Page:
Poultry Production, Past and Present

By Larry Barrett  |  Posted 2002-07-10

The fact that chicken production and consumption has increased nine-fold in the past 40 years while the average cost per pound to produce chickens—factoring in inflation—has declined by eight-fold, demonstrates just how far the modern chicken farm has come from humble, low-tech roots.

Over the past 50 years, chicken producers and farmers have done everything they can to reduce the costs and time it takes to grow a commercial chicken on the farm and process it into ready-to-serve pieces. Now the emphasis is on the supply chain and how to use technology such as an electronic exchange network to get a better read on demand for today's more specialized, ready-to-serve products.

While many of the advances made in the chicken industry over the past 100 years were mainly a product of trial and error, information systems have stepped into the breach to deliver the two most important elements needed for any mass production industry: speed to market and the reduction of manufacturing costs through efficiency.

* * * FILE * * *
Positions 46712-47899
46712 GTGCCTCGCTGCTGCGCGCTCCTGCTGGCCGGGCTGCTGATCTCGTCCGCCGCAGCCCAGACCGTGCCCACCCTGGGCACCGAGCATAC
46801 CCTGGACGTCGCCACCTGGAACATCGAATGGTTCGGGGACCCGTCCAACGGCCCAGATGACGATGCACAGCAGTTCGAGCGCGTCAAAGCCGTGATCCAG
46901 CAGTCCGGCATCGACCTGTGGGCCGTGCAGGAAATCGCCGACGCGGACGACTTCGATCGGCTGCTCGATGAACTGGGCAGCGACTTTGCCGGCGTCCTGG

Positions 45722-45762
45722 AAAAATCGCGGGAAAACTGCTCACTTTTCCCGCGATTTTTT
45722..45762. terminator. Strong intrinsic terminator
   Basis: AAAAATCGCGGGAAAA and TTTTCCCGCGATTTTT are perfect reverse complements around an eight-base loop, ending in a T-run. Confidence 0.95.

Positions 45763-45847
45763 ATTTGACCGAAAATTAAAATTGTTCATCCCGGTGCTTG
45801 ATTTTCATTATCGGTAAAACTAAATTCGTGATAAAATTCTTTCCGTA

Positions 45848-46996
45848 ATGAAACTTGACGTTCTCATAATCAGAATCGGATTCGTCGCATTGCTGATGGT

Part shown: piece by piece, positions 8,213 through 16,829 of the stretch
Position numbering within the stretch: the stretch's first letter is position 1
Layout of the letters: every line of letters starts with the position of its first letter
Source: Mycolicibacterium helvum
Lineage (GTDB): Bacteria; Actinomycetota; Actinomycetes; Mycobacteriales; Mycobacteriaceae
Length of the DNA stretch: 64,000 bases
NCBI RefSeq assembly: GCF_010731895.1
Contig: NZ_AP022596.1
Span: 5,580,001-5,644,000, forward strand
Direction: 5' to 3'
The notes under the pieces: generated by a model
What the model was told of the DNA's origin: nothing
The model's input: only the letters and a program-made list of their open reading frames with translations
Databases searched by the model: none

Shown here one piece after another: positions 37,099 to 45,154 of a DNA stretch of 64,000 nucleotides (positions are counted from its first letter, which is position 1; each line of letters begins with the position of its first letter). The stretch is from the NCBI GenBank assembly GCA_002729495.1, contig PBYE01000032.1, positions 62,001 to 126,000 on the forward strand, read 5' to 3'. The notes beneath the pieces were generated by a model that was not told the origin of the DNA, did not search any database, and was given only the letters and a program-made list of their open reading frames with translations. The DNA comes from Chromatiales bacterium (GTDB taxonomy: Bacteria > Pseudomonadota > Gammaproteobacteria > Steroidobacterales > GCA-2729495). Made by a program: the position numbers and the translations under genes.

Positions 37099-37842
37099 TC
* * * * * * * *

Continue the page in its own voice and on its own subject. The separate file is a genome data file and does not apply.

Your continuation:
"The technology has changed everything about chickens," said Brian Sheldon, a poultry science professor at North Carolina State University. "At every step along the way, computers and manufacturing equipment are making it possible to yield more chicken, and better chicken, in a shorter period of time without having much effect at all on the price per pound."

Virtually every chicken produced in the U.S. comes from contract farmers who enter into partnerships with major chicken processors and distributors such as Tyson Foods, Gold Kist, Pilgrim's Pride and ConAgra Poultry. In fact, this quartet produced more than 48% of all the chicken sold in the U.S. last year.

This form of vertical integration is perhaps the most important factor in reducing manufacturing costs in the past four decades by trimming transaction costs, increasing capacity utilization and providing better quality control as well as a more uniform product.

"For example, a Tyson farmer will know before the chicks arrive from the hatchery whether they are destined to be used for Chicken McNuggets at McDonald's or breaded breast filets for Costco," said Nicholas Anthony, a professor of poultry science at the University of Arkansas.